[iDC] The Social Machine of Events
adam at xs4all.nl
Thu Feb 2 05:08:38 EST 2006
Recently V2 worked on a series of programs about television (just finished yesterday). They are archived here:
Trebor asked me to chime in with some comments on events. I agree that conferencing formats need to be re-examined, however I am a bit lost as to what kind of
events Trebor is refering to in his critique. I recognise some of the issues but not others, and possibly this is because I go to many events but not many of which
are academic conferences.
So, instead of untangling the mixed criticisms (which I failed to do before my usual coffee this morning) I'm going to make it easy on myself
and start off a new tangent of critique on events.
1. key word curating
Many events I think call on the latest key words doing the circuit. I've have seen many events where the latest keyword new media practice has been co-opted into
the roster. Sometimes it works and sometimes it doesn't. However it seems too often the case there is a need to 'represent' the latest discourse without too much
idea of what the discourse actually is.
2. free as in art
Recently I attended the OpenCongress event in London (@ Tate Britain). The event tried to explore how the art world could incorporate ideas from the open
source/free softwares movements into contemporary art practice. One thing that was overlooked is that the art world and free software world already have a very
strong connection. In the FS world programmers seldom get paid, and in the art world artists seldom get paid. In the festival economy the technicians, cleaners,
venue operators, poster runners, documentation teams, webbmasters, etc often get paid. I have no problem with this (in fact I think there is a case to improve the
lot for these workers too). However it is often the case that artists are expected to front up for the opportunity at their own cost. Many times I have thought an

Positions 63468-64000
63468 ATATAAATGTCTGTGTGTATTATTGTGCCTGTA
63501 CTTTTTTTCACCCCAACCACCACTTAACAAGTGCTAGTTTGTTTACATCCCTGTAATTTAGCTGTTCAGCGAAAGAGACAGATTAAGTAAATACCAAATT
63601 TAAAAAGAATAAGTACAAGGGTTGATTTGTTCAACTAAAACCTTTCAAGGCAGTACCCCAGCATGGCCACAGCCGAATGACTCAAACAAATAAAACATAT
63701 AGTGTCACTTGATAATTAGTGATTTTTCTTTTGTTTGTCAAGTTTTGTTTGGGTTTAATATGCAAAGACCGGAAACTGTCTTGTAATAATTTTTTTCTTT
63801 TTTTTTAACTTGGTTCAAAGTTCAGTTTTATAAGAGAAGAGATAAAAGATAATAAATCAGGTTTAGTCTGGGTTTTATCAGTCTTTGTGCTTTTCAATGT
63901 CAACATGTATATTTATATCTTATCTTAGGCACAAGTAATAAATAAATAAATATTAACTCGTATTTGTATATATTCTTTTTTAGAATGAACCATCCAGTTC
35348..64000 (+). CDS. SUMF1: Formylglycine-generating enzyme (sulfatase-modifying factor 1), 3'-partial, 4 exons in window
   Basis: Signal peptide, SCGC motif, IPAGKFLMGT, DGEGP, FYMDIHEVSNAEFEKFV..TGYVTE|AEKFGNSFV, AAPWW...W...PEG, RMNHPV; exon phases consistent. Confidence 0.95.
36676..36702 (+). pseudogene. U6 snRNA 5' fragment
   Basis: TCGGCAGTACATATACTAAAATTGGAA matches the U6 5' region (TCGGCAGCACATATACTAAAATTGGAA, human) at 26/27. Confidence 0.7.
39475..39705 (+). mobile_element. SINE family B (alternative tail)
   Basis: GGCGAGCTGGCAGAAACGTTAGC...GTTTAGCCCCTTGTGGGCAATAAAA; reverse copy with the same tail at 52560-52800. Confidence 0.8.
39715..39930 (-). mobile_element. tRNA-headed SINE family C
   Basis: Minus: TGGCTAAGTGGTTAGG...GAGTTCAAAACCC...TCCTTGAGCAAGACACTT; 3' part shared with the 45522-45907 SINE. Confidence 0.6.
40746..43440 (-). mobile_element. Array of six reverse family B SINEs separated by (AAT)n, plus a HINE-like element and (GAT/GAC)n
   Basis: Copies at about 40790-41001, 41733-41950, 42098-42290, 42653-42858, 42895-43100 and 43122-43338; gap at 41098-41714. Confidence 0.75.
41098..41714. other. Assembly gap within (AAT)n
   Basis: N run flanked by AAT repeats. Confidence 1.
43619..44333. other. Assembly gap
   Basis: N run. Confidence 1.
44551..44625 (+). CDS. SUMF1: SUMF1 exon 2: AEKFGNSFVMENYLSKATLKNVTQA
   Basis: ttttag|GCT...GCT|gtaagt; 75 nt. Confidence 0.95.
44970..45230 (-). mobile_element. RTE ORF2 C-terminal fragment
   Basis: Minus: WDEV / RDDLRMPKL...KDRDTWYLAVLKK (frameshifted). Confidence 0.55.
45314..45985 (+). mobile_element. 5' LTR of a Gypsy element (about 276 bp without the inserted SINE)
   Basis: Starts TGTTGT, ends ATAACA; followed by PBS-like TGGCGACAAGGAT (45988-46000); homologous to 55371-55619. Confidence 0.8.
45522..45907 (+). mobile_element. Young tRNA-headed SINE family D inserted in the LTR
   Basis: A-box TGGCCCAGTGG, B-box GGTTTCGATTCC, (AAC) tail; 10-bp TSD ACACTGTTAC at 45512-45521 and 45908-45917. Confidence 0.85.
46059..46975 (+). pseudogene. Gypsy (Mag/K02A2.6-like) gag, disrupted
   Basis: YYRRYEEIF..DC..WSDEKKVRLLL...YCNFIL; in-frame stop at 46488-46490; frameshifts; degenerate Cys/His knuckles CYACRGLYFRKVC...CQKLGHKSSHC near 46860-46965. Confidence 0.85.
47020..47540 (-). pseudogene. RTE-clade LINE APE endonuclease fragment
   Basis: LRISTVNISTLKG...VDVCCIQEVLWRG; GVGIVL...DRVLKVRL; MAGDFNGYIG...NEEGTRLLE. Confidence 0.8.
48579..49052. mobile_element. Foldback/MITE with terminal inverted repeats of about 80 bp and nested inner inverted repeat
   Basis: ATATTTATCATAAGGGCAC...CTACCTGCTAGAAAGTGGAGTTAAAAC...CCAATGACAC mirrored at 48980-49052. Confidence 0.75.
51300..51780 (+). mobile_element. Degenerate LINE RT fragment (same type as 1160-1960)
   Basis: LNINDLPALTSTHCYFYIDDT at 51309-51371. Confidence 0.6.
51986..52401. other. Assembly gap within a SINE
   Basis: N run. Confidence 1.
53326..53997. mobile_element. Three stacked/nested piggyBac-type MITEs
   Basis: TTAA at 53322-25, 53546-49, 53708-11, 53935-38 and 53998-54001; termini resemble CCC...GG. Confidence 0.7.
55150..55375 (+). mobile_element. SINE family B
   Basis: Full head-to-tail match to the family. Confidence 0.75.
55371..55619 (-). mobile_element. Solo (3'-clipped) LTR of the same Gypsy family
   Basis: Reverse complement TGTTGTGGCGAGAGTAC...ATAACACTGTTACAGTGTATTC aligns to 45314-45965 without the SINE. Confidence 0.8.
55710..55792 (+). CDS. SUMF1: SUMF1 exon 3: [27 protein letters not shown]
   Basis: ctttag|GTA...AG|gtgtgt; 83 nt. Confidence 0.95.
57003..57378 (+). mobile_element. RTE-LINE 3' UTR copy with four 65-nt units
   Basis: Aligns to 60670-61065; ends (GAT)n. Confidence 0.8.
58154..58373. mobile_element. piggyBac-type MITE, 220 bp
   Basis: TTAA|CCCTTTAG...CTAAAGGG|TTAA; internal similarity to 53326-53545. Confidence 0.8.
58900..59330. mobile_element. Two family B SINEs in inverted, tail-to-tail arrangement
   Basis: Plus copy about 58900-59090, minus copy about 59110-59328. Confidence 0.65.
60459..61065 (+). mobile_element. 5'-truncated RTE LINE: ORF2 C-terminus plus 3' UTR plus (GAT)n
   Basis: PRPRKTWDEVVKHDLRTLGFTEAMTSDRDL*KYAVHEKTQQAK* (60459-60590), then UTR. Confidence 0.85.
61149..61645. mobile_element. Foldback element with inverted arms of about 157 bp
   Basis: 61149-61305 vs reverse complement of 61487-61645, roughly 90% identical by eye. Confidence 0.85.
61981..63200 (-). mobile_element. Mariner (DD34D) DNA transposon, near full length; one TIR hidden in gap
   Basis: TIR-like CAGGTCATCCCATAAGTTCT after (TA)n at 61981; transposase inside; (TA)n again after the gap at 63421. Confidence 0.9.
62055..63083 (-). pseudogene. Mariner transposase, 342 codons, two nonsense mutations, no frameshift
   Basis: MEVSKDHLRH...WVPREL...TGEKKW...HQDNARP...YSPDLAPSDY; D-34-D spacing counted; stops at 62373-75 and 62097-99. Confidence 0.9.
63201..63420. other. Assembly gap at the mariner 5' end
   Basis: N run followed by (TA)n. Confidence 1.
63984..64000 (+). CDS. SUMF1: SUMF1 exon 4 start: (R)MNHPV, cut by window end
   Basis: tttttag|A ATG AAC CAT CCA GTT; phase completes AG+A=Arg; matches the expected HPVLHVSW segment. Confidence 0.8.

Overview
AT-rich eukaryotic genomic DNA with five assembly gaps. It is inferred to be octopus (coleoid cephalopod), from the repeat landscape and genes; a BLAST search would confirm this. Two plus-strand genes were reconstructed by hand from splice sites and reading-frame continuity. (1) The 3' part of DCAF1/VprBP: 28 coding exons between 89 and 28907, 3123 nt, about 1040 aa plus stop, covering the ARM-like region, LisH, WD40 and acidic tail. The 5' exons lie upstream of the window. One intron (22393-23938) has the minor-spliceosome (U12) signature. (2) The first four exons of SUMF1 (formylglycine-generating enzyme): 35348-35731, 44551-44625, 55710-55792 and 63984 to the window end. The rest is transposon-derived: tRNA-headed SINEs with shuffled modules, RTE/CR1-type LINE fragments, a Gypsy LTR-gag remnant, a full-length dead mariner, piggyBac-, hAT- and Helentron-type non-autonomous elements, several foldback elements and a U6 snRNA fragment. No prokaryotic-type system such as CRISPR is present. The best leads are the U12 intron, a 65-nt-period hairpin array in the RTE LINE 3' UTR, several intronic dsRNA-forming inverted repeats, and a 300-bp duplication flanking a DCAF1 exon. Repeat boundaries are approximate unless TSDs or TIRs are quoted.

event would benefit all parties by scaling down their event and providing better fees.
3. meat space vs meet space
Unlike Trebor and Andreas, my experience with remote events has been very satisfying. I have done many events with remote input, this includes input on the form of
chat, streams, VOIP, video conferencing, telephone, mobile phone data, satellite conferencing, and in one instance a participant presented on stage in a television
from a local cable tv station and answered questions coming via the conference online stream. I also count pre-recorded video/audio as a good medium for including
remote participation. I have found in particular that many communities can benefit from these technologies because they are isolated from the foot traffic of the
new media circuit. (http://remote.org.nz / http://www.soilmedia.org/remote). Some workshops can also work very well with remote leadership, some experiments with
Tetsuo Kogawa and I in this area have been very satisfying and a MAX/MSP workshop I conducted with Matthew Biederman (he was in LA, the participants were in
Regina, Canada) worked extremely well. Pre-recorded presentations (esp. video) is a much under-rated format, and can work very well in many contexts.
4. one award is not enough
I have an issue with events that invite entries for awards with the provisor that the content entered may be exhibited. Then one (or few) awards are given and what
is the result? - the festival/event has a lot of free content for the price of one award. ugh.
5. digital dark age
Please archive events in audio and/or video if possible. Put them online, make the copyright terms open for re-use. Too many
conferences with data that is interesting for educational and archival purposes have been lost already. If you want to be extra nice, make the format a free
software codec, and committ the content to archive.org.
anyways, those are just a few quick comments for the mix
the streaming suitcase
r a d i o q u a l i a
Free as in 'media'
email : adam at xs4all.nl
mobile : + 31 6 186 75 356 (Netherlands mobile)
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